Except it’s hard not to notice a guy like Truss. He towers above all of his Rhode Island counterparts just in size. Then when it comes to football, he’s a bulldozer. In his first game of his senior season, he knocked kids down to the ground at will. Sometimes he would even pancake an opposing player twice in the same play.

Power-five scouts could have easily missed all of this, though. And honestly, they almost did. Thankfully enough for Truss, his first season on varsity, Bishop Hendricken had Kwity Paye, a defensive end now playing at the University of Michigan. Paye was recruited heavily by Don Brown, who was at Boston College when he first saw Truss before taking the defensive coordinator job at Michigan. 

Seeing Truss go against Paye in practice daily wasn’t enough to get Brown to offer a scholarship then. But it helped show that Truss wasn’t just a big kid from Rhode Island. He was a legit prospect.

“I was always bigger than everybody so I would use size to my advantage freshman year,” Truss said. “But come sophomore year when I got varsity time, I had to use technique and speed going against Kwity.” 

That was several years ago before Truss even had a college offer. He hasn’t faced that kind of talent in a while. The fact that he hasn’t faced kids from the south makes people think he’s bound for a redshirt year, something Croft thinks could really benefit him. 

“He’s not the type of kid to say ‘if they’re going to redshirt me I’m not going to go.’” Croft said. “I think their freshman year, redshirt them, take it easy. I think the more you transition into the game, the better they are going to be short term and long term.”

Truss, of course says he doesn’t want to redshirt. As a competitor and someone who loves football, he wants to play. He’s not obtuse, though. He knows the kind of talent UGA has brought in at offensive tackle. If he gets redshirted, he won’t see it through a negative lens. He’ll just see it as a motivator.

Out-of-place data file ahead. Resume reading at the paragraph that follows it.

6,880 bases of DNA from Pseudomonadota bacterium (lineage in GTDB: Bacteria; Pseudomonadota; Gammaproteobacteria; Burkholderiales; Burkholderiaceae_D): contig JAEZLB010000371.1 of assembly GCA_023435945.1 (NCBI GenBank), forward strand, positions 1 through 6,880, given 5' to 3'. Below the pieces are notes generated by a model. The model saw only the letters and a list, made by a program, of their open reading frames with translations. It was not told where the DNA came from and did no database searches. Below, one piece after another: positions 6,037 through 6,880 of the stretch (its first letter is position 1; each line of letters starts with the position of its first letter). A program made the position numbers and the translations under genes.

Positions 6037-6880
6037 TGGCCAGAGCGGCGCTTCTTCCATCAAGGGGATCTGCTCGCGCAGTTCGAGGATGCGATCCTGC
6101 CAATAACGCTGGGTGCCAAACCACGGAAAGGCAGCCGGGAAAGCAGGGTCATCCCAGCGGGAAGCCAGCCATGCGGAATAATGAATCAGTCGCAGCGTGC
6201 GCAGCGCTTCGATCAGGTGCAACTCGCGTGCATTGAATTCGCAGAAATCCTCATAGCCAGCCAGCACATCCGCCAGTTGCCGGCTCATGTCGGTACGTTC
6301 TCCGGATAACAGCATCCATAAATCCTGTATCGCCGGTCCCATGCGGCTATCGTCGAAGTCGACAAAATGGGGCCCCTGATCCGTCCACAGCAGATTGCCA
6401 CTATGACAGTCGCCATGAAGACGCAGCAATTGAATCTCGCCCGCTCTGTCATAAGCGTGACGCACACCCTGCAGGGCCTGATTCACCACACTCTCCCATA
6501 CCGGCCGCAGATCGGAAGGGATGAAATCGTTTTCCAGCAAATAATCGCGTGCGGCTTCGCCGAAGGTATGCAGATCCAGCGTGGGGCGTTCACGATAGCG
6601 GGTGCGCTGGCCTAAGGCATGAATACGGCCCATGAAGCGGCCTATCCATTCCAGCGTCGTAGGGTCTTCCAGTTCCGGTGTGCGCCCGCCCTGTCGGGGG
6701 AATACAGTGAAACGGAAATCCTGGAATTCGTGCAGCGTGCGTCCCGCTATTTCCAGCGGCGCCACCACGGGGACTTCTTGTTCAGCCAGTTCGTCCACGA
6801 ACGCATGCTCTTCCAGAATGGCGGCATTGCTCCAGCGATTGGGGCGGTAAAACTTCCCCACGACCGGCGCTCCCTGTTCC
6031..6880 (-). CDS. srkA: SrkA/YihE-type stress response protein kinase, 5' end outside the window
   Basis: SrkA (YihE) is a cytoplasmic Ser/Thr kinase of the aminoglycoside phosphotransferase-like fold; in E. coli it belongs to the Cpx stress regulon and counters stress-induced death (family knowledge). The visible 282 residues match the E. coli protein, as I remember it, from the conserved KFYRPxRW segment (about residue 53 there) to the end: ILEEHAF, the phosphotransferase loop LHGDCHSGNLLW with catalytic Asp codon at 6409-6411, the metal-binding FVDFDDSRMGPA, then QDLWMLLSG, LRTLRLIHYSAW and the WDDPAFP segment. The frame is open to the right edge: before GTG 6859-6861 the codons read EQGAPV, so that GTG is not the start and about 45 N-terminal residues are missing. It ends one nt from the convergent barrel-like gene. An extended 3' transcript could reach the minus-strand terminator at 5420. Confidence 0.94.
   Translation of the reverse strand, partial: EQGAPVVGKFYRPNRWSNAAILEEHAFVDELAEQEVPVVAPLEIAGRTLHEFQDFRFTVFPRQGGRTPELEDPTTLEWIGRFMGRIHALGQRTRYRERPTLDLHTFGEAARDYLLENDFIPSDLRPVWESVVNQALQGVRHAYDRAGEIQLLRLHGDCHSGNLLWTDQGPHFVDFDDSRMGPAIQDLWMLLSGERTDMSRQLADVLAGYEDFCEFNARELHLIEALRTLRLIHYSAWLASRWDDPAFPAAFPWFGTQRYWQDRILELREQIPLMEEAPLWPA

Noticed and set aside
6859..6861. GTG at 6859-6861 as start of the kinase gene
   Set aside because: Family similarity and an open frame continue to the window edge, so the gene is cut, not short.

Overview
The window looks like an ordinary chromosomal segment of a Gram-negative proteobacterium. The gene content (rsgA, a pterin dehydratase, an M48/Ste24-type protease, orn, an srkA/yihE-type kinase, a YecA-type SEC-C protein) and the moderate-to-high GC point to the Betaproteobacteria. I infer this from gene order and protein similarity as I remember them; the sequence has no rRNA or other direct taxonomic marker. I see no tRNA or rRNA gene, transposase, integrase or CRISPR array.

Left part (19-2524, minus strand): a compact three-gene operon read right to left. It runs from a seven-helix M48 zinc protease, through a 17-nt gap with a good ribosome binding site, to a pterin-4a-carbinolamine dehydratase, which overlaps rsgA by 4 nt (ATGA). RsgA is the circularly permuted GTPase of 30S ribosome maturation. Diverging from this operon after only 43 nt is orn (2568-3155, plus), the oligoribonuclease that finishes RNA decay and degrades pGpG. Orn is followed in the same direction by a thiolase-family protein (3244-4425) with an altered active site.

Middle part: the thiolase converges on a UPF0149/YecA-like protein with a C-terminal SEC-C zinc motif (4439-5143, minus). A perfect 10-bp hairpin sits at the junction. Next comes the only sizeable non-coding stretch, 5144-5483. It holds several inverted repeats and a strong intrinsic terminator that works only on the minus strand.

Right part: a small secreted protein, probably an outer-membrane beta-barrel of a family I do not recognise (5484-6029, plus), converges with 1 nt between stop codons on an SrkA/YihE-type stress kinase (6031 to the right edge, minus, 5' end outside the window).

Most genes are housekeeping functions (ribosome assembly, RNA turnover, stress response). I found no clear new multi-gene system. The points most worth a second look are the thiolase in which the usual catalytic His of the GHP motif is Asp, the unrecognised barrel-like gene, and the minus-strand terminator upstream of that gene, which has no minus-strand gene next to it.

“If I don’t play, that’s on me,” Truss said. “That means I have to work harder than the guy in front of me to start in front of him.”

Redshirting seems like a very likely option for Truss, and people around him see that. How some in the media assume he’s going to be a project just because he’s from Rhode Island is where you lose Croft. 

“I think it’s unfair,” Croft said. “We push them hard. Is it Texas? Is it Florida? Is it Georgia? No, but we believe you guys can compete with teams all around the country... We got former college coaches on staff. This is not your typical small town, small community football program.”

There isn’t anything they can do to change those perceptions, really. The only way to prove people wrong is through the kids they send out to different colleges and Truss is next in line. Football players from Rhode Island have to wear it like a badge to show people they aren’t just playing touch football.

“I get that whole thing, but there are dogs out here,” Truss said. “I’m going to go out there and try and prove something.”